this chancing to be a day that I can hold a pen, 1 will drag it as long as I am able. Pray let my lord Orrery see you often ; next to yourself I love no man so well ; and tell him what I say, if he visits you.

I have now done, for it is evening, and my head grows worse. May God always protect you, and preserve you long, for a pattern of piety and virtue.

Farewell my dearest and almost only constant friend. I am ever, at least in my esteem, honour, and affection to you, what I hope you expect me to be.

Yours, &c.



AUGUST 8, 1738.

yours of July 25, and first I desire you will look upon me as a man worn with years, and sunk by publick as well as personal vexations. I have entirely lost my memory, uncapable of conversation by a cruel deafness, which has lasted almost a year, and I despair of any cure. I say not this to increase your compassion (of which you have already too great a part) but as an excuse for my not being regular in my letters to you, and some few other friends. I have an ill name in the postoffice of both kingdoms, which makes the letters addressed to me not seldom miscarry, or be opened and read, and then sealed in a bungling manner before they come to my hands. Our friend Mrs. B. is very often in my thoughts, and high in my esteem ; I desire you will be the messenger of my humble thanks and service to her. That superiour universal genius you describe, whose handwriting I know toward the end of your letter, has made ine both proud and happy; but by what he writes I fear he will be too soon gone to his forest abroad. He began in the queen's time to be my patron, and then descended to be my friend.


It is a great favour of Heaven, that your health grows better by the addition of years. I have absolutely done with poetry for several years past, and even at my best times I could produce nothing but trifles: I therefore reject your compliments on that score, and it is no compliment in me ; for I take your second dialogue that you lately sent me, to equal almost any thing you ever writ; although I live so much out of the world, that I am ignorant of the facts and persons, which I presume are very well known from Temple Bar to St. James's; I mean the court exclusive. “ I can faithfully assure you,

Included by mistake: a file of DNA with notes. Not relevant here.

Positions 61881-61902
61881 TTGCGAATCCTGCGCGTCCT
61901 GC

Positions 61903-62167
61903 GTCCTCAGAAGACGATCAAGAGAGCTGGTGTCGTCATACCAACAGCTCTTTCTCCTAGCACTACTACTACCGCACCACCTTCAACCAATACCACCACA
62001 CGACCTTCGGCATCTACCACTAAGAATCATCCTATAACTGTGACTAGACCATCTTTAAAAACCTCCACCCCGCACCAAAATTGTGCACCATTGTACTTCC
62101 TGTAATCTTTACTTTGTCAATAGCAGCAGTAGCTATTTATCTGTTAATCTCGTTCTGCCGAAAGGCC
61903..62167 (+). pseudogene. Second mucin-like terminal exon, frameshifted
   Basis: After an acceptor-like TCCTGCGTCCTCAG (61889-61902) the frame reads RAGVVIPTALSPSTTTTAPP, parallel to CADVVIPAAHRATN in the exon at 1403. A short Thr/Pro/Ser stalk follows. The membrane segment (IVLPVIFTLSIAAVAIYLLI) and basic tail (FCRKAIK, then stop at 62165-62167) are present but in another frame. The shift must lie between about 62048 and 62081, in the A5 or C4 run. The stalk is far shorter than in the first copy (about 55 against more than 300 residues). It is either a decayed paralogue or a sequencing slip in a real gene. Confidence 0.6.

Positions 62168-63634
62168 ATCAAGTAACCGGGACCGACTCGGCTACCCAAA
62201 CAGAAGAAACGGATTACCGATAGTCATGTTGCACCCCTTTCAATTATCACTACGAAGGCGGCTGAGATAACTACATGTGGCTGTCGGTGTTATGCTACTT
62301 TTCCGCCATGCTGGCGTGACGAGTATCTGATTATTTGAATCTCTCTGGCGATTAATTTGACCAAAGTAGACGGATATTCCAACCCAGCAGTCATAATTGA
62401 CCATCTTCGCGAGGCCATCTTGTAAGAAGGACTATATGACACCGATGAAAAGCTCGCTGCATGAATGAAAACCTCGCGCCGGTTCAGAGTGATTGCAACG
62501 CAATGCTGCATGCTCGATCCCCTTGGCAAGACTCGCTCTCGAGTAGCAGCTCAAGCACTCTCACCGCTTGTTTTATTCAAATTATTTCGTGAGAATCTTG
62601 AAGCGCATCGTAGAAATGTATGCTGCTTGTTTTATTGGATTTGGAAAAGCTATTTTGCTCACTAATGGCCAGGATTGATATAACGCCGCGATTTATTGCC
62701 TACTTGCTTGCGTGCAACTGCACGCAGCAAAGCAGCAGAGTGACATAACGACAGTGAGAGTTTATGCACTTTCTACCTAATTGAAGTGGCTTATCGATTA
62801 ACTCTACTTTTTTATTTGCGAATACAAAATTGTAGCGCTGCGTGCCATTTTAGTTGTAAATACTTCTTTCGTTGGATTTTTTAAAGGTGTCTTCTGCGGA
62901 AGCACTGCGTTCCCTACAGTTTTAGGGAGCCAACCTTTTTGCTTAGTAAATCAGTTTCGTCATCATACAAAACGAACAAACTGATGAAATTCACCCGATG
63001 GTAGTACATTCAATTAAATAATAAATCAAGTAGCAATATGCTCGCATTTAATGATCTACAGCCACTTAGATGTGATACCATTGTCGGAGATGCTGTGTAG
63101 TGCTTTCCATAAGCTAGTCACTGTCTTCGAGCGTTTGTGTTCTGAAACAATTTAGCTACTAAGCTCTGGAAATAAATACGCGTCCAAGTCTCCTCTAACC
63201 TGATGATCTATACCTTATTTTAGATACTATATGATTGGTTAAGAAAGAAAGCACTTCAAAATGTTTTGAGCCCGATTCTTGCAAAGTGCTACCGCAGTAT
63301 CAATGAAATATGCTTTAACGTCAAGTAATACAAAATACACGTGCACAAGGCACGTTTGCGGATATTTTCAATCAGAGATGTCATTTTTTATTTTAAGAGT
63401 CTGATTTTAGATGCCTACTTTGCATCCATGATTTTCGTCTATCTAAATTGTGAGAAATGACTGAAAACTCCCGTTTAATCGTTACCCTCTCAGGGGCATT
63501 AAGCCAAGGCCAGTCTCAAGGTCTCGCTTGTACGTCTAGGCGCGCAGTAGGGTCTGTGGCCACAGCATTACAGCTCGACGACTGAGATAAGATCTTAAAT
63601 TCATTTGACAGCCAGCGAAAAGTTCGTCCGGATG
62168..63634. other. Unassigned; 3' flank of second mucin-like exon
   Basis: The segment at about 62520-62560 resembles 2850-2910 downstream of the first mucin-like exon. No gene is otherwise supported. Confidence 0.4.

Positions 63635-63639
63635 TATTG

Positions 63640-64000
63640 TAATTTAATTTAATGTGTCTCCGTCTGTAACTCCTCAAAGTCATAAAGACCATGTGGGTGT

that every letter you “ have favoured me with, these twenty years and

more, are sealed up in bundles, and delivered to “ Mrs. W—, a very worthy, rational, and judicious « cousin of mine, and the only relation whose visits " I can suffer: all these letters she is directed to “ send safely to you upon my decease.”

My lord Orrery is gone with his lady to a part of her estate in the north : she is a person of very good understanding as any I know of her sex. Give me leave to write here a short answer to my lord B.'s letter in the last page of yours.


I can

MY DEAR LORD, I am infinitely obliged to your lordship for the honour of your letter, and kind remembrance of me. I do here confess, that I have more obligations to your lordship than to all the world besides. You never deceived me, even when you were a great minister of state : and yet I love you still more, for your condescending to write to me, when you had the honour to be an exile. hardly hope to live till you publish your history, and am vain enough to wish that my name could be squeezed in among the few subalterns, quorum pars parva fui: if not, I will be revenged, and contrive some way to be known to futurity, that I had the honour to have your lordship for my best patron ; and I will live and die, with the highest veneration and gratitude, your most obedient, &c.

P.S. I will here in a postscript correct (if it be possible) the blunders I have made in


letter. I have showed my cousin the above letter, and she assures me, “ that a great collection of your letters